“I think the founders of the Governor’s Cup would be well-pleased with its longevity, popularity, and overall success. I’m very proud of my dad’s role in helping launch the event with the support of the Governor’s Office, and for his personal enthusiasm for running. And I’m thrilled that the current Governor is building on that tradition.”

“There aren’t many races in Montana with the depth of history enjoyed by the Governor’s Cup. One of its most defining aspects has always been the diverse menu of races, offering multiple opportunities for families, fitness enthusiasts, fun-seekers, and serious competitors. In my view, it’s always been one of the key ‘must run’ events on the Montana racing circuit. The race options and overall festival atmosphere are great for anyone looking for a healthy and fun Saturday morning activity. There’s a reason it consistently draws such large crowds.”

“I’m really grateful for all the sponsors, volunteers, and participants that have made the event possible over the last four decades, and really impressed with the current organizational team. Here’s to 40 more years!”

Fondest memory: “Winning the Marathon in 1999, during my 20th running of the Governor’s Cup.”

Karen Gall, Billings

Women’s marathon record-holder; also past winner of 20K, 10K, and 5K

“The Governor’s Cup was our state’s marathon and the flagship of all the Governor’s Cup races. The return of the marathon puts the meat back into the event.”
“It is my hope that Governor’s Cup continues to grow and reach more people through this fun, healthy lifestyle opportunity. The races at Governor’s Cup helped me set and realize some personal goals.”

“By running every distance at Governor's Cup I got to know the lay of the land of our state Capitol and also just how deficient I was in hill work. Each Governor’s Cup was memorable and the setting is beautiful. It has always been the reunion of running friends that I enjoyed most.”

“My fondest racing memory in Helena was my one run of the Governor's Cup marathon. It was a beautiful crisp morning in June when we started in Marysville. It was a day when everything felt right. Great scenery, great volunteers, and a great event.”

Tony Banovich, Plains

Past winner of men’s marathon, 20K, 10K, 5K, and marathon relay

“It's great that the marathon is being brought back into the race carnival. Having the four events all taking place on one day creates a race environment that is unique to Montana.”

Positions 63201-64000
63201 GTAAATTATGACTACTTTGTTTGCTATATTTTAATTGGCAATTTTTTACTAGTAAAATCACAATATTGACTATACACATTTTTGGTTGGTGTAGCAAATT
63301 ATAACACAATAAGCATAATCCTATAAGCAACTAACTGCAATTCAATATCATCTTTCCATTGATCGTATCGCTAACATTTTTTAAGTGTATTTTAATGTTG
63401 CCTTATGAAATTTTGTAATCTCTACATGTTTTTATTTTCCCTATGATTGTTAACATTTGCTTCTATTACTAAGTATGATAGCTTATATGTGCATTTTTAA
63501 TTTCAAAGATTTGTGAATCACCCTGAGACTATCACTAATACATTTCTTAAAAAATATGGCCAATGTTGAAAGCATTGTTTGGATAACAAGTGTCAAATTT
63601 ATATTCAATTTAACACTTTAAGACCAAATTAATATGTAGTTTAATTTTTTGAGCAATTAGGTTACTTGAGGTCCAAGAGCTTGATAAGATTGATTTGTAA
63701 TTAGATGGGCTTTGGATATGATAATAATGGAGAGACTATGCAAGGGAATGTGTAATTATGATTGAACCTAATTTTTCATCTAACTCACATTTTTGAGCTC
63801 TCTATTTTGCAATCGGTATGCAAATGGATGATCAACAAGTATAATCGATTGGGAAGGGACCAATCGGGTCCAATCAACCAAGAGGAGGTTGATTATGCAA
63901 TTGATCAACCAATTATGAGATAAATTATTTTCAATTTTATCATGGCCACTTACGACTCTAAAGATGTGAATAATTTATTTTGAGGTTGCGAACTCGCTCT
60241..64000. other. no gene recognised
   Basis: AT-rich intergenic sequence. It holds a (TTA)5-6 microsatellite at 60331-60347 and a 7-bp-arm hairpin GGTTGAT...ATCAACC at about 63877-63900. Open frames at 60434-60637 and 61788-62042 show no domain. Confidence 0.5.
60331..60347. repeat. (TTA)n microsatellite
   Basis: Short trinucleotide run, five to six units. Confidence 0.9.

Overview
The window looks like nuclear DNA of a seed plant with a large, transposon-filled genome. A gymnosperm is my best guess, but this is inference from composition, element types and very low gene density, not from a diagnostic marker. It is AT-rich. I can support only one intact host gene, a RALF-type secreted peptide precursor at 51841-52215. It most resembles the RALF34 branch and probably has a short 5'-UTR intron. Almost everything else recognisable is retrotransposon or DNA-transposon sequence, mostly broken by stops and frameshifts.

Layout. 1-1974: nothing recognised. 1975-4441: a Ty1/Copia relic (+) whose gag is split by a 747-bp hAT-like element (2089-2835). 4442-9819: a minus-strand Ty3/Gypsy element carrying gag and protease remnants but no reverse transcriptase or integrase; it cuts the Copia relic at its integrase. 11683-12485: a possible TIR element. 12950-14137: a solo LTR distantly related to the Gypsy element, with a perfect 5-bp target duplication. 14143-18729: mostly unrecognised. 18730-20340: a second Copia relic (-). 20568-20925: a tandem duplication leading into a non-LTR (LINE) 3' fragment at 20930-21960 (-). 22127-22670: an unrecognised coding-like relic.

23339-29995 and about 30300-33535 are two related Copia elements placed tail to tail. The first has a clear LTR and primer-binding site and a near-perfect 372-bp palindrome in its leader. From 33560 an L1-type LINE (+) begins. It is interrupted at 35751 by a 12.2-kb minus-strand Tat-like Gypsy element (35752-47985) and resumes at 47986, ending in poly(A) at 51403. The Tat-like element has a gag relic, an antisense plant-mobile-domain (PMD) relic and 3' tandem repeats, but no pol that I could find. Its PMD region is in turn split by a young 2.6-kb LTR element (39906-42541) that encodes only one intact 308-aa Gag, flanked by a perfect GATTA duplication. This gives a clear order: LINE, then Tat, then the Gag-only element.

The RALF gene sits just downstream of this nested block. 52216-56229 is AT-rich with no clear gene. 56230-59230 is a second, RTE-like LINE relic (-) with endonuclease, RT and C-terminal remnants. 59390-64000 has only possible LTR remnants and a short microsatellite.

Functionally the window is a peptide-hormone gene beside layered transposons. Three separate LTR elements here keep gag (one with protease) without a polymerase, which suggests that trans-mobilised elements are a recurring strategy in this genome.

“While the 5K may be the race of the masses, the marathon is the race of the committed distance runner. It’s also a race that has seen the best distance runners in Montana over the last 40 years, including Jim Hatcher, Stan Zezotarski, Cyle Wold, Dave Coppock, Matt Storrud, and Karen Gall. It's exciting to see that the event will again be part of the Governor's Cup weekend and a new generation of runners can add their name to the race history.”

“I've always enjoyed the concept of the Governor’s cup. It’s part social. It’s part competition. But, most importantly, it’s a great event to encourage a fit, healthy, active lifestyle. And I want to thank Blue Cross and Blue Shield of Montana for their long sponsorship of this event. It’s certainly been an important part of my running career, and I know that it’s greatly influenced many other athletes within Montana.”

“(Entering the 1994 marathon,) I had already won the 5K, 10K and 20K in previous years and was trying to win the marathon to complete the ‘collection.’ I was in the lead at about half-way, when my quads got very tight and sore at the top of the Birdseye Hills. I desperately wanted to drop out, but couldn't bring myself to drop while in the lead. So, I kept gutting it out – having built about a 10 minute lead by the time we passed Fort Harrison – and got the win. Winning all four of the races and being the only man to do so is one of my fondest memories and proudest achievements.”

Dave Coppock, Billings

Record five-time winner of men’s marathon (1987, 88, 90, 92, 95)